By JOY BROWN
Findlay City Council unanimously agreed Tuesday to allow administrators to apply for a grant that would help pay for downtown traffic and safety improvements.
It also consented to a controversial Lye Creek project, which will also be paid for with grant money. It will return a portion of the creek’s west bank near the Blanchard River to its natural habitat.
The traffic-related vote was approved by emergency measure, which means it takes immediate effect and can’t be overturned by the public.
Prior to the roll call vote, Woodcliff Drive resident Barrie Lineken called downtown revitalization efforts worthwhile, and worthy of pursuing, but urged council members not to pass the resolution by emergency.
Councilman-At-Large Tom Shindledecker disagreed, saying city government and economic development officials, who have worked on developing downtown proposals, “have shown that we’ve listened to the people” by revising things “considerably.”
Administrators now have until May 4 to submit a grant application to the Ohio Department of Transportation. Recipients of the competitive awards will be notified in August, the state has said.
Findlay will be applying for “Transportation Alternative Program” funding. Based on traffic data and public input already received, the city hopes to do “bump-outs” of curbs at intersections, and to install some medians, signs, and mid-block crosswalks on certain Main Street blocks. It also hopes to build a bicycle lane on Cory Street that would connect the downtown to the University of Findlay.
The grant could pay for up to 80 percent of the project.
Service-Safety Director Paul Schmelzer reiterated that council’s affirmative vote merely gives the city permission to apply for the grant. If money is awarded, the project “comes back to this body” after a design is finalized.
Council will ultimately decide whether to accept any funding “based upon the scope that’s accepted by ODOT,” he said.
The downtown traffic proposals have been scaled back, and no longer include controversial ideas such as reverse-angle parking and fewer traffic lanes on Main Street.
The Lye Creek project has also faced criticism. But a late surge of support helped sell the idea to council.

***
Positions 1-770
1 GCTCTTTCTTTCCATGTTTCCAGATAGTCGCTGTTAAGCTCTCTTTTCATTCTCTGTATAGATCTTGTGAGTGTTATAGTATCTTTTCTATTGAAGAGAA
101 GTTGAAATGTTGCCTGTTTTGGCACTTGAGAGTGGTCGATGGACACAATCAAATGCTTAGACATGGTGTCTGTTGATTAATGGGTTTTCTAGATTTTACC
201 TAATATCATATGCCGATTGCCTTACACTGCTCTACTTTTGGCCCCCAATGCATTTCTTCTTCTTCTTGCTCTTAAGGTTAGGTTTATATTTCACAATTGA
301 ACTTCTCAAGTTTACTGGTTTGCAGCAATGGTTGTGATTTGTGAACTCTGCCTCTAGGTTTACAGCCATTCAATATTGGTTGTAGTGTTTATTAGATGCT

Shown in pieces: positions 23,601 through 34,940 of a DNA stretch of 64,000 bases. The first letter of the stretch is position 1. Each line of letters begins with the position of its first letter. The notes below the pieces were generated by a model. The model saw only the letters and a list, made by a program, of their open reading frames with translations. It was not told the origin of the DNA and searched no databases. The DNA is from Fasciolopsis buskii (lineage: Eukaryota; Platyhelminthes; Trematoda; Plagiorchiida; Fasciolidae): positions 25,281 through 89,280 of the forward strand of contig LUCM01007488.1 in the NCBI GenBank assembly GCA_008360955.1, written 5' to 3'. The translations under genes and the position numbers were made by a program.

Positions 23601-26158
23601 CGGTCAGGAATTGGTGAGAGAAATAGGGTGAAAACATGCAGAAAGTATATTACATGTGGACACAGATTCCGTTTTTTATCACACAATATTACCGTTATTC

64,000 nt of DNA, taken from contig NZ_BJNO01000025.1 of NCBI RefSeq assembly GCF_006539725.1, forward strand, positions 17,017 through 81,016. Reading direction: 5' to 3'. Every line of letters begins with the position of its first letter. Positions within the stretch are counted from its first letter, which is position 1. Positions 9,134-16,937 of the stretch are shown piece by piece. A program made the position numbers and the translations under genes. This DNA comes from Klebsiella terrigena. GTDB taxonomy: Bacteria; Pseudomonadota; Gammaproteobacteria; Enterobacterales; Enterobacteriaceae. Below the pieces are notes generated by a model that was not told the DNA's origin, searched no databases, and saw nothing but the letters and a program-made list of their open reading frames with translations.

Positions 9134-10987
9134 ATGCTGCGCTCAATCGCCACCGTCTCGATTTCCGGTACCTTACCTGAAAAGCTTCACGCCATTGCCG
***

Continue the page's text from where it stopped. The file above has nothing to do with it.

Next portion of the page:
Two citizens spoke to council in favor of it on Tuesday.
Christopher Neely, who lives not far from the creek at 841 Hawthorne Road, said the 2007 flood left the neighborhood with “scarred and empty lots” where homes once stood.
“This deterioration will continue unless we make plans to step in,” Neely said. He called the creek project a good water-quality plan that will also provide the neighborhood with a country living ambiance.
“At this point, Lye Creek is a muddy, polluted ditch,” but has the potential to be more, Neely said.
Councilwoman-At-Large Anne Spence, who voted in favor of the creek project, said the majority of residents she recently spoke with said they were in favor of it. Some are concerned about the project becoming a catch-all for litter, she said, and she hopes the city can organize volunteer crews to keep the area clean.
A petition drive conducted by a nearby resident earlier this year showed the majority who signed the petition were against the project, and some have spoken unfavorably about it at council meetings.
First Ward Councilwoman Holly Frische and 6th Ward Councilman Andy Douglas voted no.
Frische said she talked with many of the critics, which was why she voted against the project.
“…When I walked it (neighborhood), everyone I spoke with had concerns,” Frische said after the meeting. “At that point it was past the point of give or take, and they just weren’t happy about it.”
“I don’t think anyone there had an agenda. I just don’t think they liked it. It’s not like it’s going to make any big difference in preventing flooding,” she said.
Besides the potential for littering, concerns that residents mentioned included the possibility of more nuisance wildlife moving into the area, additional vegetation that they think might worsen flooding, and the creation of a haven for drug dealers.
Councilman Douglas attempted to get emergency wording removed from the legislation, but no one seconded his motion Tuesday.
“The objections raised so far really didn’t change my mind from the get-go,” said 2nd Ward Councilman Randy Van Dyne. “I think there’s been more support than was thought. This will return the habitat back to its original condition.”
The city is responding to naysayers with a compromise plan that will create a “riparian corridor” only along the western side of Lye Creek. Only one private property would abut the project there.
The original plan had called for addressing 66,000 square feet of flood-prone land owned by the city and Hancock County on both sides of the creek.
A Great Lakes Restoration Initiative grant, totaling about $37,000, will pay for planting native trees, shrubs and grass along the bank.